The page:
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WHY CHILDREN FIDGET: And what we can do about it

Angela Hanscom - Thursday, June 05, 2014

A perfect stranger pours her heart out to me over the phone. She complains that her six-year-old son is unable to sit still in the classroom. The school wants to test him for ADHD (attention deficit and hyperactivity disorder). This sounds familiar, I think to myself. As a pediatric occupational therapist, I’ve noticed that this is a fairly common problem today.

The mother goes on to explain how her son comes home every day with a yellow smiley face. The rest of his class goes home with green smiley faces for good behavior. Every day this child is reminded that his behavior is unacceptable, simply because he can’t sit still for long periods of time.

The mother starts crying. “He is starting to say things like, ‘I hate myself’ and ‘I’m no good at anything.’” This young boy’s self-esteem is plummeting all because he needs to move more often.

Over the past decade, more and more children are being coded as having attention issues and possibly ADHD. A local elementary teacher tells me that at least eight of her twenty-two students have trouble paying attention on a good day. At the same time, children are expected to sit for longer periods of time. In fact, even kindergarteners are being asked to sit for thirty minutes during circle time at some schools.

The problem: children are constantly in an upright position these days. It is rare to find children rolling down hills, climbing trees, and spinning in circles just for fun. Merry-go-rounds and teeter-totters are a thing of the past. Recess times have shortened due to increasing educational demands, and children rarely play outdoors due to parental fears, liability issues, and the hectic schedules of modern-day society. Lets face it: Children are not nearly moving enough, and it is really starting to become a problem.

I recently observed a fifth grade classroom as a favor to a teacher. I quietly went in and took a seat towards the back of the classroom. The teacher was reading a book to the children and it was towards the end of the day. I’ve never seen anything like it. Kids were tilting back their chairs back at extreme angles, others were rocking their bodies back and forth, a few were chewing on the ends of their pencils, and one child was hitting a water bottle against her forehead in a rhythmic pattern.

This was not a special needs classroom, but a typical classroom at a popular art-integrated charter school. My first thought was that the children might have been fidgeting because it was the end of the day and they were simply tired. Even though this may have been part of the problem, there was certainly another underlying reason.

We quickly learned after further testing, that most of the children in the classroom had poor core strength and balance. In fact, we tested a few other classrooms and found that when compared to children from the early 1980s, only one out of twelve children had normal strength and balance. Only one! Oh my goodness, I thought to myself. These children need to move!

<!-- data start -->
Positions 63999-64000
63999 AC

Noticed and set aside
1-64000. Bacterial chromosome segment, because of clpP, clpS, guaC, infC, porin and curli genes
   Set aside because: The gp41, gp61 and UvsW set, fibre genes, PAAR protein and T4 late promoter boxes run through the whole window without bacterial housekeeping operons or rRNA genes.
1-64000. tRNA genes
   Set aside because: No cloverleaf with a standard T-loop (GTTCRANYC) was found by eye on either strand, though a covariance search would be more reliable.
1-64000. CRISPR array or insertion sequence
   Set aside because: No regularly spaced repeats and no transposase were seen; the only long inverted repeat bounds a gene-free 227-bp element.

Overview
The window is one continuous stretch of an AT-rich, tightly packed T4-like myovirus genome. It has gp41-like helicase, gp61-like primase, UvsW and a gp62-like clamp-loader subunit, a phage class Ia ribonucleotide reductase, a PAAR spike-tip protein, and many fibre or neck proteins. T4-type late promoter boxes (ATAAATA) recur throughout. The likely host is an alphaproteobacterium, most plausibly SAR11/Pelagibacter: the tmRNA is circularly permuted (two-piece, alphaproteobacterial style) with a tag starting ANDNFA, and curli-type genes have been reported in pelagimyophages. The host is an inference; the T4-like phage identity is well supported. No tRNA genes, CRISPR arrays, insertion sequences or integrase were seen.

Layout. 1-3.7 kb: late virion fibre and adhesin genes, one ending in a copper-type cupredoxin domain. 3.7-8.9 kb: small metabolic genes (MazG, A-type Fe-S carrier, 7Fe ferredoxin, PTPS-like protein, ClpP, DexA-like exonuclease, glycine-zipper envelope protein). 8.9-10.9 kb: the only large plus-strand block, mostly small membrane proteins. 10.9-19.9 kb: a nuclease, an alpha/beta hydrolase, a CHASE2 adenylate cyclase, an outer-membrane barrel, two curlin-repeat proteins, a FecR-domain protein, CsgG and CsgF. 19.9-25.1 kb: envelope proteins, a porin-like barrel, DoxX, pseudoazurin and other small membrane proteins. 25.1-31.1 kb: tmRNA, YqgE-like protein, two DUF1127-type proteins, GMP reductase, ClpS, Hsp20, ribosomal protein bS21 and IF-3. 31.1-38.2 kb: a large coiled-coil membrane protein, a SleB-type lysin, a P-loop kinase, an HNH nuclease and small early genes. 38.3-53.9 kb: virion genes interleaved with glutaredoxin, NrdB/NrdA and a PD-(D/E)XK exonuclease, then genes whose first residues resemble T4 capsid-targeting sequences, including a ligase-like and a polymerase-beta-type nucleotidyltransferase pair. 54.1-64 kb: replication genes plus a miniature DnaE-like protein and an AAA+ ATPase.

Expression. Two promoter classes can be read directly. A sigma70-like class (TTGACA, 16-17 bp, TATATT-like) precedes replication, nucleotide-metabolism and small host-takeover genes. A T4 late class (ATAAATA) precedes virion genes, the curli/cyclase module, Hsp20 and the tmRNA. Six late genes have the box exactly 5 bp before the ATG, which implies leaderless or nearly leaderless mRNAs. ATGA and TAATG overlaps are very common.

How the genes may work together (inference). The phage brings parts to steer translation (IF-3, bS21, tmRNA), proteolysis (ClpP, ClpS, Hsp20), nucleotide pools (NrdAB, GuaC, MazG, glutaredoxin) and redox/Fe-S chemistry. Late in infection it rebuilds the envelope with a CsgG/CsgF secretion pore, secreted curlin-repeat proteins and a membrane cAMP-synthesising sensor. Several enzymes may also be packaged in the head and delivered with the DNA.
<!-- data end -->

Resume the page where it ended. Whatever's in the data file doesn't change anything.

Ironically, many children are walking around with an underdeveloped vestibular (balance) system today--due to restricted movement. In order to develop a strong balance system, children need to move their body in all directions, for hours at a time. Just like with exercising, they need to do this more than just once-a-week in order to reap the benefits. Therefore, having soccer practice once or twice a week is likely not enough movement for the child to develop a strong sensory system.

Children are going to class with bodies that are less prepared to learn than ever before. With sensory systems not quite working right, they are asked to sit and pay attention. Children naturally start fidgeting in order to get the movement their body so desperately needs and is not getting enough of to “turn their brain on.” What happens when the children start fidgeting? We ask them to sit still and pay attention; therefore, their brain goes back to “sleep.”

Fidgeting is a real problem. It is a strong indicator that children are not getting enough movement throughout the day. We need to fix the underlying issue. Recess times need to be extended and kids should be playing outside as soon as they get home from school. Twenty minutes of movement a day is not enough! They need hours of play outdoors in order to establish a healthy sensory system and to support higher-level attention and learning in the classroom.

         In order for children to learn, they need to be able to pay attention. In order to pay attention, we need to let them move.

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Anonymous commented on 06-Jun-2014 07:26 AM
This makes absolute sense. And just how do we make the changes needed?
Lisa commented on 06-Jun-2014 10:48 PM